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Inflation Reaches Target but MPC Not Likely to Cut Base Rate on Thursday

Inflation Reaches Target but MPC Not Likely to Cut Base Rate on Thursday

Inflation has reached the target rate set by the Bank of England for the first time in almost three years and that has brought hope of lower interest rates. Inflation in May was reported at 2.3% and declined to 2.0%, which is the target rate. Tomorrow, the Bank’s Monetary Policy Committee (MPC) will be meeting to consider whether lowering the standard base interest rate is needed or it should hold steady. Raising the base rate to curb spending and bringing inflation to the target level of 2.0% has been the goal of the MPC, but it is not yet time to cut rate so say experts.

The MPC is expected to keep the base rate steady at 5.25%, a 16 year high, for the seventh consecutive MPC meeting. If the majority vote of the committee does keep the rate steady, the next possible meeting for a rate cut will be in August as there is not a meeting scheduled for July. However, the expectation for the MPC to cut the base rate is not for August, but September.

The service sector is still sitting high at 5.7% in the 12 months to May and will likely deter the MPC from voting for a rate cut in the next two meetings. Food prices and petrol prices are also high. 

While inflation has met the target rate, relief to consumer budgets will take awhile to trickle down. Along with the expectation that lenders will hold back from cutting their lending rates, it means there will be more months of financial pressure. 

This could be disappointing to the many thousands of homeowners hoping for a sooner than later rate cut in 2024. Those that secured three- or two-year fixed rate mortgages expiring this year are facing higher rates than they were used to paying. While they would not find rate offerings of 2021 or 2022, experts have encouraged homeowners to shop for a remortgage.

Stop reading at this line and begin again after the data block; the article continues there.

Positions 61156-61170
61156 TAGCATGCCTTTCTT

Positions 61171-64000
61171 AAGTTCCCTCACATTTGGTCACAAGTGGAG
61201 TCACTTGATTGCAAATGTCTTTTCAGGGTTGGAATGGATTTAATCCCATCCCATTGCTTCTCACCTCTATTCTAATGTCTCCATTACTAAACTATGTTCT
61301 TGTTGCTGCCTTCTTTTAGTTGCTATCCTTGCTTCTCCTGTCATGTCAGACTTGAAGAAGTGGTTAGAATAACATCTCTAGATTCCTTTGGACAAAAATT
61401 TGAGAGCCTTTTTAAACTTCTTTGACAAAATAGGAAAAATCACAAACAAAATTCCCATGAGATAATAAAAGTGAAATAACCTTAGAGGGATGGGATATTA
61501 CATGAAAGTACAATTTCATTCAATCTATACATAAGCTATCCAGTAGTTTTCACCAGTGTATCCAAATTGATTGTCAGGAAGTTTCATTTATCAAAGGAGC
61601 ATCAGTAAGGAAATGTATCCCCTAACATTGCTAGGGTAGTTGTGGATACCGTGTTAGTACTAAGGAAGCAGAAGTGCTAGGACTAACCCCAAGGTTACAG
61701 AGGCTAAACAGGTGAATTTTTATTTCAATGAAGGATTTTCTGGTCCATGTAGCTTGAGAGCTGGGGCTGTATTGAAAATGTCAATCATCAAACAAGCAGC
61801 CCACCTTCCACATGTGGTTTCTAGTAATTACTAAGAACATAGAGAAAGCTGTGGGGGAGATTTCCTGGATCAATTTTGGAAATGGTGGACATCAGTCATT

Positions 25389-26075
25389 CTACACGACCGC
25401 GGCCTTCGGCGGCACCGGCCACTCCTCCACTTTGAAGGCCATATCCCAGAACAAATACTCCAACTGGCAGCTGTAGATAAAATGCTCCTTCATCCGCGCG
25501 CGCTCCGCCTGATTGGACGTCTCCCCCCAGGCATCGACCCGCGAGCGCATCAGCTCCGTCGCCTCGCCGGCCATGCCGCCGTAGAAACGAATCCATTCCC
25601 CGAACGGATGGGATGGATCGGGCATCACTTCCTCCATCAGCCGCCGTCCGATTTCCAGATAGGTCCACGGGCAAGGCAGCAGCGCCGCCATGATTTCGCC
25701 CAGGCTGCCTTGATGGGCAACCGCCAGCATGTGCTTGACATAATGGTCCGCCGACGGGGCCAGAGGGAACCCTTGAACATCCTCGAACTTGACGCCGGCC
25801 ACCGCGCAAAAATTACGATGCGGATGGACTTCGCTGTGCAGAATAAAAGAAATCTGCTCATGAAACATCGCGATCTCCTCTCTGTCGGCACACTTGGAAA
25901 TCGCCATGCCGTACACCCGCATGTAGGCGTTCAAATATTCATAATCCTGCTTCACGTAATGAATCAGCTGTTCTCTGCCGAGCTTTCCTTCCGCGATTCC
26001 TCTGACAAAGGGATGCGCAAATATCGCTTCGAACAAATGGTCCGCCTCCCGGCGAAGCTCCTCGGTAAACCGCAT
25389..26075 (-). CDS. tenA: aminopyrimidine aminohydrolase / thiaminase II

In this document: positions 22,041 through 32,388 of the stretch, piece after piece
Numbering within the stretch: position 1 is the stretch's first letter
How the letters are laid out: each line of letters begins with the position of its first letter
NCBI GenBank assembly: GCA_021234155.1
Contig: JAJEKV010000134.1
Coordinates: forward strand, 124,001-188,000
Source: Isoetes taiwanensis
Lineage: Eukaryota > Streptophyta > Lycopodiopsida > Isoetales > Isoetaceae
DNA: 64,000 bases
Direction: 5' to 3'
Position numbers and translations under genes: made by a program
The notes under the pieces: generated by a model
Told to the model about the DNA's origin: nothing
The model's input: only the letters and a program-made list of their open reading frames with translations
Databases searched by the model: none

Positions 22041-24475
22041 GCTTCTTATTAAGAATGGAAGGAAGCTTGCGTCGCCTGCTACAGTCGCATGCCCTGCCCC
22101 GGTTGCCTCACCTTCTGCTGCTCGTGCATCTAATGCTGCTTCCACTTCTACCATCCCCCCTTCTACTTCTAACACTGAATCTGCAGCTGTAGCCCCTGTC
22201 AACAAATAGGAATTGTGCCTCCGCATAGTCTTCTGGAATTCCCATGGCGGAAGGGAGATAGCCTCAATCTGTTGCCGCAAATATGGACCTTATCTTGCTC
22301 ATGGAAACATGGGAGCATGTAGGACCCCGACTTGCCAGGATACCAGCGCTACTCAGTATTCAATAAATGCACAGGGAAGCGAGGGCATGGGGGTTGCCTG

Even on the advice of experts, there are those that have put off remortgaging and allowed their term to end. In doing so, they had hoped for an upcoming rate cut and for lenders to cut their offers. However, in allowing their term to expire, and push off remortgaging, they will have had their loan transitioned to the lender’s standard variable rate (SVR). Avoiding a SVR could save a substantial amount of money, choosing to be on one is paying more than necessary.

The expectation for a rate cut has been pushed back several times this year. In the start of the year, it had been hoped the MPC would cut the rate by early spring. The forecast was then pushed to June, then August, and now hope rests on September. Homeowners that have been moved to a SVR and hoping for lower lender cuts are paying more than needed month after month.

A SVR could be double or more the interest rates available in remortgaging. Rather than continue paying more, homeowners are being encouraged to shop for a remortgage just as they were encouraged to do so at the start of the year. 

In actuality, when the MPC does vote to cut the rate, it will likely be small at 0.25% taking the base rate to 5.0%. There are already lenders offering deals reflective of a base rate at that level. Therefore, shopping online for a deal now could find the best remortgage deal and not only eliminate the higher SVR interest rate, but offer peace of mind should the forecast for a rate cut be pushed again.

Shopping online for a remortgage deal is fast and easy. Visiting the website of a remortgage broker could put numerous quotes from a variety of lenders in front of the homeowner in minutes. Brokers often have exclusive deals not offered directly from lenders to borrowers, making shopping with them a smart strategy. Homeowners could also go from website to website of remortgage lenders to gather quotes to review and compare. 

The decision of the MPC on Thursday could follow the forecasts or bring a surprise cut to the base rate, but just as forecasts called for an early spring cut only to leave us moving into the first day of summer with the same peak base rate of last year, it is likely smart to find financial stability in the rates available now rather than take a risk of a sooner than later rate cut. 

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